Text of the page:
It’s Earthkam Week!

   Several times each year there is an opportunity to request pictures of the Earth to be taken by a camera on the ISS (International Space Station). This is one of those weeks, which actually started last Friday and ends this coming Saturday April 8th. Earthkam is open to educators (parents, teachers, scouts, etc.). On the mission web site there is an application form and there are lessons and activities as well as an archive of the many pictures taken by participants.
   This week I am working with students in several classes at Lee’s Summit High School, and a group of 5th grade students at Westview Elementary School tomorrow afternoon.

   Here are some of the pictures so far.

   
   
   

Click here to go to the Qué tal in the Current Skies web site for monthly observing information, or here to return to bobs-spaces.

EarthKam Week Wrap Up

This past week I visited and worked with students at 3 schools in the Lee’s Summit School District as we participated in the Sally Ride EarthKam Mission.
earthkam-ani    What is EarthKam? In short it is an opportunity for students to request images of the Earth’s surface to be taken by a camera on the International Space Station. The previous time I participated with the program was last January and during that week the daytime orbits we could request images from were all from the equator and southward. We got some great pictures of mountains and islands, and of course clouds!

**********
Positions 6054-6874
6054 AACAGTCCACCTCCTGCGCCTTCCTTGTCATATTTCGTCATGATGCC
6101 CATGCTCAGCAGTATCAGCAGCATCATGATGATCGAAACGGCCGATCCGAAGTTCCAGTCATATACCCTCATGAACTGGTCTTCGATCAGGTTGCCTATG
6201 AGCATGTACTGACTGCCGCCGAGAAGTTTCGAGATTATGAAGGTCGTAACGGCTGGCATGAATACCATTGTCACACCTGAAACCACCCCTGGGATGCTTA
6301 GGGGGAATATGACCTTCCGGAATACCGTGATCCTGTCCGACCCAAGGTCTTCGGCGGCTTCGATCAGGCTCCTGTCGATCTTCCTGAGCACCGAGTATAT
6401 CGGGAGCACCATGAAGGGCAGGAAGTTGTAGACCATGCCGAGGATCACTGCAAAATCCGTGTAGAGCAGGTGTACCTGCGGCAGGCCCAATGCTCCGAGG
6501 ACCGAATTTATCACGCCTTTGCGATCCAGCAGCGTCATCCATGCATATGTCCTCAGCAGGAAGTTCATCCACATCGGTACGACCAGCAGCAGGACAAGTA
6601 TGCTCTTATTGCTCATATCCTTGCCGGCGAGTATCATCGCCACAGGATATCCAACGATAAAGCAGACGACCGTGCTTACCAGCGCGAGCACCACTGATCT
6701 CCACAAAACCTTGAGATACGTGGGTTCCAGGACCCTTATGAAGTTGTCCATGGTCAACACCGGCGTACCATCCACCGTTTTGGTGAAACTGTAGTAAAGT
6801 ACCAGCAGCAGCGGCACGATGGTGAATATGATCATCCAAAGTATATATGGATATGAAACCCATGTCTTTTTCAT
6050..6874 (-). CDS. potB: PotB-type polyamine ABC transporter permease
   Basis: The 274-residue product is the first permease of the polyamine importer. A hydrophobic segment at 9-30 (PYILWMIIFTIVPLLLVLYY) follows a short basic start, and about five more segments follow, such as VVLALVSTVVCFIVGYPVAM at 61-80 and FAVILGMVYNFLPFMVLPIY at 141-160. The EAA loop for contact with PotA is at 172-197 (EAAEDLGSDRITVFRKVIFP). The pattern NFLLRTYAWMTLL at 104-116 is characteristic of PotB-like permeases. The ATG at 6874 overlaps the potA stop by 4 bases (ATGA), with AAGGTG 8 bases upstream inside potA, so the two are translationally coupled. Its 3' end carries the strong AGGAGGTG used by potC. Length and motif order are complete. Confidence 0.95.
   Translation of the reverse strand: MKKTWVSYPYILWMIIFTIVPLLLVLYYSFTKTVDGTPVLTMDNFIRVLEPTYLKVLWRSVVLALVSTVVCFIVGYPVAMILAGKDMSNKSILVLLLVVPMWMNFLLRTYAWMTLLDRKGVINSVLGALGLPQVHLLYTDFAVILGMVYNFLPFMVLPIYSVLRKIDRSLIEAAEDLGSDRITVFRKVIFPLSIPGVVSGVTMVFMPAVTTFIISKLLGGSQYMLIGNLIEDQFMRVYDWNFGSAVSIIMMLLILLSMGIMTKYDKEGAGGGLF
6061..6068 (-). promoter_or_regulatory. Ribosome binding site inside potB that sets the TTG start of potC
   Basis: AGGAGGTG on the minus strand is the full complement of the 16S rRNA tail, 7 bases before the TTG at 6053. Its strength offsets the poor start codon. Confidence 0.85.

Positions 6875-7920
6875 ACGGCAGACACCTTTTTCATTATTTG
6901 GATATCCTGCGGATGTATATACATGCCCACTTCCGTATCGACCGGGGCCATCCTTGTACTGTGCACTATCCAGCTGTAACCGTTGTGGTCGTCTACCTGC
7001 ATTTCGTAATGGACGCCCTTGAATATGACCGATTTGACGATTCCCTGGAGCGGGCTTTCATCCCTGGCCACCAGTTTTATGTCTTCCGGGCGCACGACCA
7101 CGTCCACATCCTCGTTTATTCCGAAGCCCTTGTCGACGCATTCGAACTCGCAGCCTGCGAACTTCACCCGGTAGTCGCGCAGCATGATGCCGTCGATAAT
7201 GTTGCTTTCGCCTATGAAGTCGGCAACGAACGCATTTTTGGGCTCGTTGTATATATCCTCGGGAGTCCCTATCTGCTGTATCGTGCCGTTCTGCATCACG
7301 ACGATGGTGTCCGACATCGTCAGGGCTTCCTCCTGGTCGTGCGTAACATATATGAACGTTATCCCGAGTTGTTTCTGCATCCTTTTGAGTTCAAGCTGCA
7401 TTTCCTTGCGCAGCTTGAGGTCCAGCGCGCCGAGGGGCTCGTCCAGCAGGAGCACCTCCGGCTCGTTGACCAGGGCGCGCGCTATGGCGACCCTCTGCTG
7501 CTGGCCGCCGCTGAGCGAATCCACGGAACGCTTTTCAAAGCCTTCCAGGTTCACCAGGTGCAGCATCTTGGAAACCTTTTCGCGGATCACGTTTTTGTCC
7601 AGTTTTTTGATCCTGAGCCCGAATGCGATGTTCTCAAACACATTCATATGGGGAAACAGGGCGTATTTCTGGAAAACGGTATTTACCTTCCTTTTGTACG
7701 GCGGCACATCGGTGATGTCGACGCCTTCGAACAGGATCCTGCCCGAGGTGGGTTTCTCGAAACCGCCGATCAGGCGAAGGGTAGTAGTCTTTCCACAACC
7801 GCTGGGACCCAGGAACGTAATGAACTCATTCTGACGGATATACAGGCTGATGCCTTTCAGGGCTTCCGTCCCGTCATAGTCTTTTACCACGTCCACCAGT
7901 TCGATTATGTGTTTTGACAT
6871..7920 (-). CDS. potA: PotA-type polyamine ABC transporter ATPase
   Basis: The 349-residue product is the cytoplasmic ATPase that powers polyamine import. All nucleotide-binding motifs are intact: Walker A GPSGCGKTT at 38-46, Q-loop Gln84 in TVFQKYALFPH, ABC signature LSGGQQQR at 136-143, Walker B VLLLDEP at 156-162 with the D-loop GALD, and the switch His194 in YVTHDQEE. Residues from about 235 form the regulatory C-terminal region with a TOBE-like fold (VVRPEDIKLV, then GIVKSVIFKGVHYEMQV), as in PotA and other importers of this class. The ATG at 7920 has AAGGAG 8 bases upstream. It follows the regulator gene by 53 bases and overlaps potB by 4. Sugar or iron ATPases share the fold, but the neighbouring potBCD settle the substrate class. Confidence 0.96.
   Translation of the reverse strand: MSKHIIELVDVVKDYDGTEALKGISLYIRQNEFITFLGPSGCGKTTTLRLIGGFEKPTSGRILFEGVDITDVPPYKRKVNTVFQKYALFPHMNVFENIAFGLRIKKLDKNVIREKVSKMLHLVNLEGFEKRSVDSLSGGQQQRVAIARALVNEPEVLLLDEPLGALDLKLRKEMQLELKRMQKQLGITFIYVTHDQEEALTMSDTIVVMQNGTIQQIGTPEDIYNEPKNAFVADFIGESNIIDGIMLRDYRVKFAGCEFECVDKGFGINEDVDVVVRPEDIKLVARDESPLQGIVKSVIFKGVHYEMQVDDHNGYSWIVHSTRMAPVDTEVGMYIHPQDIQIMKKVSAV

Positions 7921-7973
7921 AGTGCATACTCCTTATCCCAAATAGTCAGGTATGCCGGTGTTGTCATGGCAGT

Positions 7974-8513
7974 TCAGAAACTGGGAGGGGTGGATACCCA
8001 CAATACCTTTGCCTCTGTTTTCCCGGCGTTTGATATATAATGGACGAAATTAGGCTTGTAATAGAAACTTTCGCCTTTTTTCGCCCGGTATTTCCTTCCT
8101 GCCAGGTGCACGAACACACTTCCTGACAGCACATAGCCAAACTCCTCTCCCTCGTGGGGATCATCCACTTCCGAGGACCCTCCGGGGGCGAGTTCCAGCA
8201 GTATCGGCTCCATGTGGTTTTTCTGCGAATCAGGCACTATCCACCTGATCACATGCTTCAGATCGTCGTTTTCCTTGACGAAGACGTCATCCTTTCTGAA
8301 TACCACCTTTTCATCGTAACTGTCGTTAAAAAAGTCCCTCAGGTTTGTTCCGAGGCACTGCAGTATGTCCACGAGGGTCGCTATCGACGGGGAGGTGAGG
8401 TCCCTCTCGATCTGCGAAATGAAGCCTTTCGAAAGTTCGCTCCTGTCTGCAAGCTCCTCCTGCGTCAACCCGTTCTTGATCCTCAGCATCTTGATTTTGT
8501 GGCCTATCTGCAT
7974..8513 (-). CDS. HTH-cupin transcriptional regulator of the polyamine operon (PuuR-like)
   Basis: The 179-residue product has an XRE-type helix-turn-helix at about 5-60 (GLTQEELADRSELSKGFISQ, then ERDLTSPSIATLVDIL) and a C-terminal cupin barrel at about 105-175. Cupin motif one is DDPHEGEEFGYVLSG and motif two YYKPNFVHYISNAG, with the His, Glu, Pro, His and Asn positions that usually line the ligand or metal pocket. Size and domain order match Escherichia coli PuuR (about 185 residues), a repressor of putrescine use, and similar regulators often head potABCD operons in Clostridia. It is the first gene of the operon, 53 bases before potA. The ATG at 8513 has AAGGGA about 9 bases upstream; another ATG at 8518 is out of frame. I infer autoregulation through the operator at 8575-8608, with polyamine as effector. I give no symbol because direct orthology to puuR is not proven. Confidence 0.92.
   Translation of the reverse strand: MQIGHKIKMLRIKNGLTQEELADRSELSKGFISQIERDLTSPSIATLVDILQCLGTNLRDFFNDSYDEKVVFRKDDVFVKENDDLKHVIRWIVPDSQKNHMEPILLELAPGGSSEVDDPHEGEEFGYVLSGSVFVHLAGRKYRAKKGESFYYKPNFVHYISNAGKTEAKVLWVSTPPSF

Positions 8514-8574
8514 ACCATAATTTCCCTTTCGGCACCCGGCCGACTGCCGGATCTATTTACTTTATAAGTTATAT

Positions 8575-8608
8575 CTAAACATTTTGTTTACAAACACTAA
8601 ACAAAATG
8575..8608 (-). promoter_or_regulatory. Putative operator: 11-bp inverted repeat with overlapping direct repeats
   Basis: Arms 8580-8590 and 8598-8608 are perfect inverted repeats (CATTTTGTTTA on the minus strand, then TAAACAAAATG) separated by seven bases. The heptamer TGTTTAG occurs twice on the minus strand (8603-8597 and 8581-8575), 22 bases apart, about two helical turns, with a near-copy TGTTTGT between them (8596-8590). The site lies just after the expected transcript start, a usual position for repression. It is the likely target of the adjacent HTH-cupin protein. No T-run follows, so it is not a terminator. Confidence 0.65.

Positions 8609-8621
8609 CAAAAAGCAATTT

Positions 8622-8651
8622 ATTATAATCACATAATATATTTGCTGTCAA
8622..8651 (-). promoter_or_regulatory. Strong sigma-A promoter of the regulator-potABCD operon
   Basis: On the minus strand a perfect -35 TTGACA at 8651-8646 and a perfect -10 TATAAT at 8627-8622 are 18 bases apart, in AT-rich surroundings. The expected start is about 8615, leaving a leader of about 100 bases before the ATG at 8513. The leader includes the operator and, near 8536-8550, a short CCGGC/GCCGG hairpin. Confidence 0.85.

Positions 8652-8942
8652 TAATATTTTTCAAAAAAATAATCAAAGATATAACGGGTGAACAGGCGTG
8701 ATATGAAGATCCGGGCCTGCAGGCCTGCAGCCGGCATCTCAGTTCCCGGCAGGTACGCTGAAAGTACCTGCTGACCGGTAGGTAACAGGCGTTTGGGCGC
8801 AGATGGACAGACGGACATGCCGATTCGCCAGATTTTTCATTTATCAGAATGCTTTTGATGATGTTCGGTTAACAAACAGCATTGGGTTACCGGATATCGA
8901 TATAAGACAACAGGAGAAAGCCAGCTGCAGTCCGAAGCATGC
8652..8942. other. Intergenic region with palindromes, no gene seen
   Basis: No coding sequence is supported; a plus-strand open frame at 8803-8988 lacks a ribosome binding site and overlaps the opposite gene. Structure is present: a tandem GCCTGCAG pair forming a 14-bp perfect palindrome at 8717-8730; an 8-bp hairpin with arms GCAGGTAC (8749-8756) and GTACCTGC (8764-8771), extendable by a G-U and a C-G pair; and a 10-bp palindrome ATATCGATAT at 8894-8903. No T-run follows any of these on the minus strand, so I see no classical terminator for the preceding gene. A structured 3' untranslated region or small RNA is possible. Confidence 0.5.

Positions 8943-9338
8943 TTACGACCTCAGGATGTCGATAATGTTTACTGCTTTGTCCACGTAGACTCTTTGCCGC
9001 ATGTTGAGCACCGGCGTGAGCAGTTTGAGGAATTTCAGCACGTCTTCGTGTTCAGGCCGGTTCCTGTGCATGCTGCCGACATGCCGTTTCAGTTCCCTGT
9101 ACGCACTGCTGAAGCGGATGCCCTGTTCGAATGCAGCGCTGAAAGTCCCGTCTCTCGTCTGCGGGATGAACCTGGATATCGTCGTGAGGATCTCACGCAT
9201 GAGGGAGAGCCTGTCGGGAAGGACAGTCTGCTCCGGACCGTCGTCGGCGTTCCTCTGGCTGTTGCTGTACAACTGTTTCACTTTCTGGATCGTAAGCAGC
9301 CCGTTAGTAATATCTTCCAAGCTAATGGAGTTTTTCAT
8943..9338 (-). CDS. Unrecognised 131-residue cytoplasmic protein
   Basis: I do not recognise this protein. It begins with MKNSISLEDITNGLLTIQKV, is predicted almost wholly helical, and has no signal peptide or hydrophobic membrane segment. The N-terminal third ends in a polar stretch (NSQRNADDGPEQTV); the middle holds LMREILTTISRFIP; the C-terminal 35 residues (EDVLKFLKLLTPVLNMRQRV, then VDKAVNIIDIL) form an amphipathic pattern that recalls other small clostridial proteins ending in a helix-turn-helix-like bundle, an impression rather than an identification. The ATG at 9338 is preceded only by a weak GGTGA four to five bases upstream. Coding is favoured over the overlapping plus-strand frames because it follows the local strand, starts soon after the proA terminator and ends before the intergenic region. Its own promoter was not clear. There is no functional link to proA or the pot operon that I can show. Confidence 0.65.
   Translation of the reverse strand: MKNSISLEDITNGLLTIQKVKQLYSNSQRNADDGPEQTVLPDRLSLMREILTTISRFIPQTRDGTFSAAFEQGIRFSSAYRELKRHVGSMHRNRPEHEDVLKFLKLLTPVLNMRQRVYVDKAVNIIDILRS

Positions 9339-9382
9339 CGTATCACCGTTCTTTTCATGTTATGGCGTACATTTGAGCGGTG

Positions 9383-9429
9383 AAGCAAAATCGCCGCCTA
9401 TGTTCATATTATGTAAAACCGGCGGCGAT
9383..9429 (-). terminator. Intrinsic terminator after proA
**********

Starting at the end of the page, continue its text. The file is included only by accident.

Here are some of the pictures we received from the International Space Station. These have been cropped to a smaller size and edited using Photoshop.
Here is a link to the full size pictures (4312×2868).
Here are some follow-up activities:
Where in the World? (Student) (what to do with an image-what is it of)
Where in the World (Teacher)
Earth Features Seen From Space
Cloud Patterns

Caution: Objects viewed with an optical aid are further than they appear.
Click here to go to the Qué tal in the Current Skies web site for more observing information for this month.

It’s EarthKam Week

   This week I am privileged to be able to once again take part in the Sally Ride EarthKam Mission with students in the Lee’s Summit School District and Aerospace students at the Center for Advanced Placement Studies (CAPS) in the Blue Valley KS School District.
earthkam-ani    What is EarthKam? In short it is an opportunity for students to request images of the Earth’s surface to be taken by a camera on the International Space Station. The previous time I participated with the program was last January and during that week the daytime orbits we could request images from were all from the equator and southward. We got some great pictures of mountains and islands, and of course clouds!